It was a touching experience to participate in the second Asian congress of Esperanto in Hanoi with many Australians, together with Kep. In 1972 Kep was a minister in the Australian government, which stopped the war against Vietnam. In 1999, during the congress, Vietnamese honoured Kep, the then president of UEA.

Kep and Dorothy will remain in historical stories and in our hearts.
Hazel Green

My first awareness of Esperanto was when I heard a radio interview with Kep Enderby on the ABC on a plane. He inspired me and convinced me of the value and idealism of Esperanto. After I told him about his conversion of me, he always regarded me as his special disciple.
Steven Pitney

Although I met Kep only a few times, I remember him as a clear-thinking, energetic, positive Esperantist. And I also have much sympathy for many of his other views (e.g. concerning human rights and Australian Aborigines) and the fact that he really tried to improve relations between UEA and SAT.
Sandor Horvath

As a politician Kep was able to travel for free to many congresses to represent Australia. Owing to his knowledge and capability he successfully wrote a constitution for radio 3ZZZ and convinced the management to accept Esperanto among over 70 community languages. He was a very kind gentleman.
Jennifer Bishop

I have never met Kep but I have heard some of his wonderful speeches and wonderful reports by him. Everyone at the Esperanto League of WA will join me in expressing my condolences.
Trish O’Connor

Important details for congress registrants

Information regarding the 2015 Esperanto congress and summer school, Melbourne

How to get to the congress venue

International Esperantists or Esperanto speakers from other states, who intend to use public transport in Melbourne, and who will be travelling by “Skybus” from the airport or who will be travelling by train to “Southern Cross” station, must buy a “Myki” visitor card ($14 or $7 concession). This visitor card includes a map and instructions for the use of the card. These can be bought at booths next to the Skybus stops at the airport. They are also available at the station (next to Collins Street). It is better if you put extra money on the card when you buy it, because the initial cost only gives you one day of travel.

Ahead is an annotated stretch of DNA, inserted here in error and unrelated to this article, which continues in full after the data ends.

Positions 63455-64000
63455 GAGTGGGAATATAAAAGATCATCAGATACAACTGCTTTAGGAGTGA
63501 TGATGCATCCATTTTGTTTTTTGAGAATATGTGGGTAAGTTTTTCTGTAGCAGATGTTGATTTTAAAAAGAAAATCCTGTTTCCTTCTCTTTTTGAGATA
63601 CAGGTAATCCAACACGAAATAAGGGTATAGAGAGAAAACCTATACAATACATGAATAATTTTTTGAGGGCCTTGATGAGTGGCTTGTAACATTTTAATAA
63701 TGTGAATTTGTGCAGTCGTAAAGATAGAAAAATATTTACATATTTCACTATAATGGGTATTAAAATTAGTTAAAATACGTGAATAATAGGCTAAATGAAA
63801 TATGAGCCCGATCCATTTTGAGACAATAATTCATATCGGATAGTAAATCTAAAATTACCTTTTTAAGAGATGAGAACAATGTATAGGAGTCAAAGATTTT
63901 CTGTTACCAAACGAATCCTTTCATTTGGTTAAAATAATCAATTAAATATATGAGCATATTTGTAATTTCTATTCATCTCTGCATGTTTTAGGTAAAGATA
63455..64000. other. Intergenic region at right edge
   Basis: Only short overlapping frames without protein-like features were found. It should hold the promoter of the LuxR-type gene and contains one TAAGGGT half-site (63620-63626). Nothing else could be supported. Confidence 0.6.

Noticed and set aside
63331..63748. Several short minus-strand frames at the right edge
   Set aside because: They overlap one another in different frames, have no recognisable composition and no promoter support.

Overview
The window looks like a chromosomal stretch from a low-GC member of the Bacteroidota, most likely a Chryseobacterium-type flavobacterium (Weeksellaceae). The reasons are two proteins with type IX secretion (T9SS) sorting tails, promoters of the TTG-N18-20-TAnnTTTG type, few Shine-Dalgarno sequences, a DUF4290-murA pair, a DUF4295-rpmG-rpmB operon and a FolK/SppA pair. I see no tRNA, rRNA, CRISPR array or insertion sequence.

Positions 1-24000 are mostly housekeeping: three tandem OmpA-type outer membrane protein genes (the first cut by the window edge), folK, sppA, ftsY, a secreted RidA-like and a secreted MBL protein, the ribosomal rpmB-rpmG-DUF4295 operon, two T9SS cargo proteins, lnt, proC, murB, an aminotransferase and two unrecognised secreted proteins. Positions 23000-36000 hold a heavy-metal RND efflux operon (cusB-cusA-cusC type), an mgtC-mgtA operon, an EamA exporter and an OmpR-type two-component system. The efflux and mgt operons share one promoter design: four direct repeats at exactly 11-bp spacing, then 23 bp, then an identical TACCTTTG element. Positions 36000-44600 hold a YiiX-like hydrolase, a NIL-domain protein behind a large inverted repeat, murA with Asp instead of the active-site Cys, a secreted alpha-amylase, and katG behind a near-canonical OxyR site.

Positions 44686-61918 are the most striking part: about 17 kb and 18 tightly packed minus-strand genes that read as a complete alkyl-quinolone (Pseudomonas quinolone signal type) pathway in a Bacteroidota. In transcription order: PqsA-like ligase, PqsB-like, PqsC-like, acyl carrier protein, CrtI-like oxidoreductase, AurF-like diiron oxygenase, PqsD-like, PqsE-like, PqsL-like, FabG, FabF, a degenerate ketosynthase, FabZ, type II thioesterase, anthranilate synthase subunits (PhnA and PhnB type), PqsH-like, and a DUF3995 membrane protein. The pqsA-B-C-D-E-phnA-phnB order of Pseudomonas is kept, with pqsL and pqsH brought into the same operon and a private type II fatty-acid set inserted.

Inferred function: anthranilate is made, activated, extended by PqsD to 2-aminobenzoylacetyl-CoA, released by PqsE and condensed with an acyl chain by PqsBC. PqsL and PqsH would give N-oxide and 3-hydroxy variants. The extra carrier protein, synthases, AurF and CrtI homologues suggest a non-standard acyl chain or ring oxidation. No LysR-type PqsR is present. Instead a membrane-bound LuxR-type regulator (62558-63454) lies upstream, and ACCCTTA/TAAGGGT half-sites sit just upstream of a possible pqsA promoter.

Tickets are NOT for sale in trams, buses or on trains!

After buying the Myki card, catch tram no. 86 or 96 (destination: Brunswick) until Elizabeth Street, get out and catch tram no. 19 (destination: North Coburg) and get out at stop 15.

The gate to International House, 241 Royal Parade, Parkville, is a brightly coloured arch.

The alternative is to go to the International House by taxi, only 2km from the city centre.

Accommodation – arriving and departing

Accommodation will be available from 12 noon and you will need to vacate your room before 10am on the day you leave.

Registration

Registration will start at 2pm. The first event will be the communal evening meal.

Volunteer librarian needed

The Library and Archive of the Australian Esperanto Association, held in Esperanto House (close to Redfern Railway Station, Sydney) is maintained by a retired librarian in Canberra who visits several times per year.

A retired librarian, or someone with library experience, based in Sydney, is needed to give local assistance in maintaining order in the collection of approximately 4000 items.

Contact Huigh Malcolm (huighm@gmail.com).

Second AMO seminar – Sidney, Canada

A view of the seminar
On 9 and 10 July 2014, thirty or so activists from Canada and the United States, plus visitors from China, Japan and Taiwan, and I from Australia, participated in a two-day seminar for activist development (“AMO-2”) in the coastal town of Sidney (British Columbia, Canada). The seminar addressed the theme “The strategy and practice of Esperanto promotion in North America”, under the guidance of Dr Mark Fettes, president of UEA.

The Mary Winspear Center, Sidney BC, the seminar venue

Within the program were several presentations and discussion sessions, and various workshops on specific topics. At the end of the seminar four working groups were created, on: